Something you will eventually need to familiarize yourself with is the Emacs customization file. Like most applications preferred by programmers, Emacs reads its configuration options from a plain text file. Generally speaking, this is a file under your home directory called “.emacs”. (Its fully spelled out location on your hard drive is something like “/Users/rloveland/.emacs” or “C:\Users\rml\.emacs”, depending on your operating system.) This file contains instructions that customize the behavior of the editor. The author of a tutorial you find online might say something like “Place the following code in your .emacs file: …”. You’ll do that by entering “C-x C-f C:\Users\rml\.emacs”. In English, that’s “While holding down the Control key, first enter x, then enter f. Then type in the location of the file”. Make your edits, and then save with “C-x C-s”.

If you try to start Emacs with a customization file that has an error, Emacs will still start up, but it will let you know something is wrong by opening up a window with an error message that looks like this:

./img/ebook-sausage-02/02-emacs-startup-error.png

Unlike some other applications, Emacs can still continue to operate normally despite the error. You can still visit files, edit them, save them, etc. If there is an error in your customization file, you will not be able to use the customizations that you have created, but that is all: the editor will still function without them.

If you make changes to your .emacs file that cause problems, the easiest way to undo the changes is to visit your .emacs file again, remove the most recent changes, and restart Emacs. If that still doesn’t work, you can tell Emacs to start without reading its customization file by opening a terminal and entering the following command:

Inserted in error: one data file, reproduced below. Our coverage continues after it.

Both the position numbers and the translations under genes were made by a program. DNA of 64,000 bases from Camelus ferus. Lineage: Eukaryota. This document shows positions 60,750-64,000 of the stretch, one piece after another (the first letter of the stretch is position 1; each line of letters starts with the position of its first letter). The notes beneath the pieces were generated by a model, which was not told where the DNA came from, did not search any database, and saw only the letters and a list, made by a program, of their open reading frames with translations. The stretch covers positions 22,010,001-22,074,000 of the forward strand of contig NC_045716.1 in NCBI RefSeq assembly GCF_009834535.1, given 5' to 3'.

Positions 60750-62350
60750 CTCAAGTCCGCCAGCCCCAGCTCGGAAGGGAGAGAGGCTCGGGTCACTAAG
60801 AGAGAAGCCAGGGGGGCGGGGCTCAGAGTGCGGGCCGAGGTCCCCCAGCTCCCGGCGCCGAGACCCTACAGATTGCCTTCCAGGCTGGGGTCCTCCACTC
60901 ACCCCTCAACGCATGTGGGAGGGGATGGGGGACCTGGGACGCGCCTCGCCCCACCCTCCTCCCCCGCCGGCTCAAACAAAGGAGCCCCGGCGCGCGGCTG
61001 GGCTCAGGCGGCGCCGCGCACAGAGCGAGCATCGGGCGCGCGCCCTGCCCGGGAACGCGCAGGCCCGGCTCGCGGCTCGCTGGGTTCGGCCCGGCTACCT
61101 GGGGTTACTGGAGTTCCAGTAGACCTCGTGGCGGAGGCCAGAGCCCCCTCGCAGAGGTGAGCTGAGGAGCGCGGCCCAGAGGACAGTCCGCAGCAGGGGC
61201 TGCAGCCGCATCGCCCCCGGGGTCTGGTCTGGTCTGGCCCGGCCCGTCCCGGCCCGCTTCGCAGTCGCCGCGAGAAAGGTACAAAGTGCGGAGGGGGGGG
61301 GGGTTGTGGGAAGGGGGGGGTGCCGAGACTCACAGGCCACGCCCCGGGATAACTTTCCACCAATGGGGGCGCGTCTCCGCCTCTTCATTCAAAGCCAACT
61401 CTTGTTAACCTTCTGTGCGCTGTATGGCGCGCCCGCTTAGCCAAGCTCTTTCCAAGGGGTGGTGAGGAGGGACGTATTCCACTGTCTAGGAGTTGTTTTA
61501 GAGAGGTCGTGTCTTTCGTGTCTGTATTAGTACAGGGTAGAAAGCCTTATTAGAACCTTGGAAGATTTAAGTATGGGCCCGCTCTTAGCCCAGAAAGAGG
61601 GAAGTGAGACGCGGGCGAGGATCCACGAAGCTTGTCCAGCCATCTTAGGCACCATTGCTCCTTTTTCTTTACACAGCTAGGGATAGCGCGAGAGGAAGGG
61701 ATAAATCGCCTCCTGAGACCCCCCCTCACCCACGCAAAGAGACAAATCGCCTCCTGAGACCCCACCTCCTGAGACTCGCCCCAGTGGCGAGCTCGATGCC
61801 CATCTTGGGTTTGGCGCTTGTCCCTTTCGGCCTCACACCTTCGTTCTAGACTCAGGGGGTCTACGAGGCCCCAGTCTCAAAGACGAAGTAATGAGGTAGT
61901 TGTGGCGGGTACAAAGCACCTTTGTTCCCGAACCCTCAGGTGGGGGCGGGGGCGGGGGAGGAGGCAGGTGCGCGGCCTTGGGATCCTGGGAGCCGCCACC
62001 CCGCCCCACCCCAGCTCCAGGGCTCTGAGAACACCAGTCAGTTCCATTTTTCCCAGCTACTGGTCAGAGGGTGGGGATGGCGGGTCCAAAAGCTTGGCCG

$ emacs -q

For more information, you can read the full Emacs manual right inside Emacs itself by entering “C-h i” or “M-x info”. This will show a listing of all the available documentation. Navigate to the “Emacs” heading and press Enter. You can also read it online at http://www.gnu.org/software/emacs/manual/html\_node/emacs.

Conclusion

That’s probably enough information to get you started using Emacs. If this seems like a lot of trouble to go to, ask yourself whether having precise control of your work at every level, from editing to backups to document formatting to final publishing, is important to you. If you are the kind of person who likes to do things yourself, if you would like to publish your own ebooks without needing to give up a percentage (and a certain amount of control) to an outside person or company, and if you are serious about your work as a writer, Emacs deserves your consideration.

(Image courtesy blmiers2 under Creative Commons license.)

Footnotes:

1 You can get a copy at http://www.cryptonomicon.com/beginning.html

2 For a definition of “open source”, see http://opensource.org/osd

3 WYSIWYG is an acronym for “What you see is what you get”.